Pesticide Action Network Updates Service (PANUPS)
A Weekly News Update on Pesticides, Health and Alternatives
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New paths for farming; Political pressure on EPA; Bhopal update; World Malaria Day; Ontario pesticide ban; and more...
April 24, 2008
A new agenda for agriculture: It's not just tailpipes and smokestacks: agriculture is also "contributing to climate change and degradation of natural resources," according to a paper published in Science. Co-written by PAN Consulting Attorney Erika Rosenthal and six colleagues, "Agriculture at the Crossroads" notes that farming "requires more land, water, and human labor than any other industry." As co-authors of the recently concluded International Assessment of Agricultural Knowledge, Science and Technology for Development, Rosenthal et al. address the IAASTD's finding that globalization and the chemical-based agricultural model have not only failed to eradicate world hunger but have contributed to a range of environmental problems, including rising temperatures that "are predicted to cause major crop losses in the world's poorest regions... home to more than 2 billion people." The paper recommends a radical redirection of global funding to support innovation and education at the local level and to support "initiatives in which local communities effectively set the agenda."
Waxman to question EPA on political interference: According to the Union of Concerned Scientists, "more than half of the scientists at the Environmental Protection Agency who responded to a survey said they have experienced political interference in their work," the Los Angeles Times reports. On April 23, Henry Waxman (D-Beverly Hills) wrote to EPA Administrator Stephen Johnson, asking that he be prepared to respond to the report during a House Committee on Oversight and Government Reform hearing set for May.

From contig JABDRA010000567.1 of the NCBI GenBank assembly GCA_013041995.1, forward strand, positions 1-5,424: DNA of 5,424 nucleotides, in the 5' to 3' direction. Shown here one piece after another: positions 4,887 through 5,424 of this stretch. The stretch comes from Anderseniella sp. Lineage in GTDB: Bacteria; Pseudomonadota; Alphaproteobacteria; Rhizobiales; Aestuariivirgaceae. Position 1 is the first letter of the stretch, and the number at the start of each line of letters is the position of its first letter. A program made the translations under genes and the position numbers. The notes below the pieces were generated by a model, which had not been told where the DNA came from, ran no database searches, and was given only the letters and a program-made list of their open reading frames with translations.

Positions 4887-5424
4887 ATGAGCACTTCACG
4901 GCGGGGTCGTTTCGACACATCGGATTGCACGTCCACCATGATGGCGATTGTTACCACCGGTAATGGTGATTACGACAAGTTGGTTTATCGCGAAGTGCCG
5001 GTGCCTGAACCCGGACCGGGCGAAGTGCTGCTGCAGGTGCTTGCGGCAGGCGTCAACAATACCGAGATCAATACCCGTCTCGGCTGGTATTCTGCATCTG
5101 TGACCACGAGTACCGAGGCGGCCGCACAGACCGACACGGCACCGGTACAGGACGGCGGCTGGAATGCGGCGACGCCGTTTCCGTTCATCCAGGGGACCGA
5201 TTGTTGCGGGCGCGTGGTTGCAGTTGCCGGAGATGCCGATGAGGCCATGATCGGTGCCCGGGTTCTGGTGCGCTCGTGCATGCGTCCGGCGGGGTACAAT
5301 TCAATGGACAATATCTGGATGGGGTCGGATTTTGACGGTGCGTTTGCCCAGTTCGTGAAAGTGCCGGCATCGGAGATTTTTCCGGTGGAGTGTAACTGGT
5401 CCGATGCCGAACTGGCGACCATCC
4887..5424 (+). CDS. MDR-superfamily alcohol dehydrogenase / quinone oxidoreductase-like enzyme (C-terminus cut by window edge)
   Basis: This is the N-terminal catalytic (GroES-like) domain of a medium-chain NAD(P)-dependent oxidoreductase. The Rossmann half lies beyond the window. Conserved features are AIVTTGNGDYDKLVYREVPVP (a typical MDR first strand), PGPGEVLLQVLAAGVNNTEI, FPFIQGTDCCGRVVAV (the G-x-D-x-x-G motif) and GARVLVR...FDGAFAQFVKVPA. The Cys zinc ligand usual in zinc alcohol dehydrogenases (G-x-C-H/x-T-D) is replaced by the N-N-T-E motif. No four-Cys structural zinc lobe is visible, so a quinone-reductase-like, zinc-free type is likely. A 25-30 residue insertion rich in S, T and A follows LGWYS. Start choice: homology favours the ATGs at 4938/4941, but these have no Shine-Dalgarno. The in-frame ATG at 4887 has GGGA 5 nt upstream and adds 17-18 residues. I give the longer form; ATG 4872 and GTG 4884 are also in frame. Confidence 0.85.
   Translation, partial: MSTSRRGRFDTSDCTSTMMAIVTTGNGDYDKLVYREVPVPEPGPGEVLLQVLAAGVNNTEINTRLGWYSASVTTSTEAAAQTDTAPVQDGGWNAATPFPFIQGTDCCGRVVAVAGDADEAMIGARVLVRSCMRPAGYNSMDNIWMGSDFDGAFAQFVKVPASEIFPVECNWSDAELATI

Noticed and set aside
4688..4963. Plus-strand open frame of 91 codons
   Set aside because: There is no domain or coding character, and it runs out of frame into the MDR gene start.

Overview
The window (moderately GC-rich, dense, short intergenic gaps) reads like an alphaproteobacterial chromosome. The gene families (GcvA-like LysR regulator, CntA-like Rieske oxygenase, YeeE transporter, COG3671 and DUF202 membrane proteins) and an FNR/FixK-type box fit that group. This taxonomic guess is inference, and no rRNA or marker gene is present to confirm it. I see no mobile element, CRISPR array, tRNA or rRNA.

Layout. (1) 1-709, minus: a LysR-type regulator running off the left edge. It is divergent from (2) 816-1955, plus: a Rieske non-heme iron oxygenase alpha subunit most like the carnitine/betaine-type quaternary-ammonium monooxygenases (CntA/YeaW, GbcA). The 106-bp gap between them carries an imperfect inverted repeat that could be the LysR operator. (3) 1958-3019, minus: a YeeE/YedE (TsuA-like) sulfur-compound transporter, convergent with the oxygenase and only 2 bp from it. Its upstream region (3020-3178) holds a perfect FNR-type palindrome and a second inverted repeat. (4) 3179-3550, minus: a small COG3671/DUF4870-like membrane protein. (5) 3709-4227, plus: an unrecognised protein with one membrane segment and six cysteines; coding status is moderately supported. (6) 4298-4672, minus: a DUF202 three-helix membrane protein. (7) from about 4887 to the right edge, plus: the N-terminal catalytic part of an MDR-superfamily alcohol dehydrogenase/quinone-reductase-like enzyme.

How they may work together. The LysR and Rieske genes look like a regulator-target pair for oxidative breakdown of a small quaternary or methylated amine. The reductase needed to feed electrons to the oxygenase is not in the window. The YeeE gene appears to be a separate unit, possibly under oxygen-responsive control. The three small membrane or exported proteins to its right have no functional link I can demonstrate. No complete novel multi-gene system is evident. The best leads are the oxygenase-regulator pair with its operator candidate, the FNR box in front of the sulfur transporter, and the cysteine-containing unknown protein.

World Malaria Day, April 25th: PAN's global partners are marking this year's World Malaria Day by pressing for safe and sustainable malaria control programs. Last year, PAN North America worked with partners from Alaska to Louisiana to host a briefing with members of Congress to express concern about growing U.S. support for spraying pesticides, including DDT, inside people's homes. This year, PAN and its partners are calling on their governments to shift to safer malaria control approaches. In Senegal, PAN Africa is sponsoring a radio show focusing on safe malaria-control solutions, while in Uganda and Tanzania, partner groups are organizing public events to raise awareness and build political will for approaches that don't rely heavily on pesticides. PAN Mexico is promoting a new case study highlighting that country's successful malaria control program. Learn more
Bhopal demonstration having an impact: Three weeks ago, supporters and survivors of the deadly 1985 gas explosion at the Union Carbide chemical plant in India arrived in New Delhi after walking 500 miles from Bhopal to the capital. On April 17, The Hindu reports, representatives from three organizations representing the survivors received assurances from the Group of Ministers on Bhopal that they would press the Prime Minister to create a special commission "to address rehabilitation and pursue legal action" against Union Carbide and Dow Chemical, the current owner of the site. Human Resources Minister Arjun Singh noted that, while there was no precedent for a special commission, he endorsed the plan "because the Bhopal disaster itself is of an unprecedented nature." Chemicals and Fertilizers Minister Ram Vilas Paswan promised continued efforts to make Dow pay Rs. 100 crores ($251 million) as an "advance for environmental remediation" of the contaminated site, where persistent pollution still threatens residents' health. Meetings with other government officials are planned throughout the week. For updates -- and to support the marchers -- go to PAN's Bhopal page.